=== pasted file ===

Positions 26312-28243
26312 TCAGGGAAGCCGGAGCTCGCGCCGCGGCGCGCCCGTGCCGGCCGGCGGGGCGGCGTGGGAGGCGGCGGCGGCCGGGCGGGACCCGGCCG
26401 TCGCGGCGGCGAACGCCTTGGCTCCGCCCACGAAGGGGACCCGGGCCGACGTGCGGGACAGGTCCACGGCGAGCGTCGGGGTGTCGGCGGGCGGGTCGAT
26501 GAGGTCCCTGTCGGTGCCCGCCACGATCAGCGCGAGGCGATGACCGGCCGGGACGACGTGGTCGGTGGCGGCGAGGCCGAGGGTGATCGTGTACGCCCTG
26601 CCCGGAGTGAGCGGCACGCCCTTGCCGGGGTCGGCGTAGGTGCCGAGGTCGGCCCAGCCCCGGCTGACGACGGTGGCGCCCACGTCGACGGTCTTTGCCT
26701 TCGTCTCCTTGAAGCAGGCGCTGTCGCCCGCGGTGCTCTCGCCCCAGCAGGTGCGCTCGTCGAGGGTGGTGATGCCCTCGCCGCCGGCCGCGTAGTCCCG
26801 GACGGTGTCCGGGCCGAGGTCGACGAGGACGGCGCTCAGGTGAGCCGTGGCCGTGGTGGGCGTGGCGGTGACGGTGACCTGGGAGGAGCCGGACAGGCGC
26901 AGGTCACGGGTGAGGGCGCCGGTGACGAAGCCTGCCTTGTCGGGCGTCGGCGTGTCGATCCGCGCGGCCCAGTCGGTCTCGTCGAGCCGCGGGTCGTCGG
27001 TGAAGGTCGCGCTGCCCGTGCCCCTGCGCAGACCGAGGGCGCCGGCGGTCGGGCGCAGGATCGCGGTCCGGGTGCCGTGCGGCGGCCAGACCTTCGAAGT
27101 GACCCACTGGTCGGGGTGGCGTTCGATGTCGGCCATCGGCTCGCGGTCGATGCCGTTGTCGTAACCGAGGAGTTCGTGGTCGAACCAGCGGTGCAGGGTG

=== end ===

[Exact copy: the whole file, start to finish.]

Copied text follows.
Positions 26312-28243
26312 TCAGGGAAGCCGGAGCTCGCGCCGCGGCGCGCCCGTGCCGGCCGGCGGGGCGGCGTGGGAGGCGGCGGCGGCCGGGCGGGACCCGGCCG
26401 TCGCGGCGGCGAACGCCTTGGCTCCGCCCACGAAGGGGACCCGGGCCGACGTGCGGGACAGGTCCACGGCGAGCGTCGGGGTGTCGGCGGGCGGGTCGAT
26501 GAGGTCCCTGTCGGTGCCCGCCACGATCAGCGCGAGGCGATGACCGGCCGGGACGACGTGGTCGGTGGCGGCGAGGCCGAGGGTGATCGTGTACGCCCTG
26601 CCCGGAGTGAGCGGCACGCCCTTGCCGGGGTCGGCGTAGGTGCCGAGGTCGGCCCAGCCCCGGCTGACGACGGTGGCGCCCACGTCGACGGTCTTTGCCT
26701 TCGTCTCCTTGAAGCAGGCGCTGTCGCCCGCGGTGCTCTCGCCCCAGCAGGTGCGCTCGTCGAGGGTGGTGATGCCCTCGCCGCCGGCCGCGTAGTCCCG
26801 GACGGTGTCCGGGCCGAGGTCGACGAGGACGGCGCTCAGGTGAGCCGTGGCCGTGGTGGGCGTGGCGGTGACGGTGACCTGGGAGGAGCCGGACAGGCGC
26901 AGGTCACGGGTGAGGGCGCCGGTGACGAAGCCTGCCTTGTCGGGCGTCGGCGTGTCGATCCGCGCGGCCCAGTCGGTCTCGTCGAGCCGCGGGTCGTCGG
27001 TGAAGGTCGCGCTGCCCGTGCCCCTGCGCAGACCGAGGGCGCCGGCGGTCGGGCGCAGGATCGCGGTCCGGGTGCCGTGCGGCGGCCAGACCTTCGAAGT
27101 GACCCACTGGTCGGGGTGGCGTTCGATGTCGGCCATCGGCTCGCGGTCGATGCCGTTGTCGTAACCGAGGAGTTCGTGGTCGAACCAGCGGTGCAGGGTG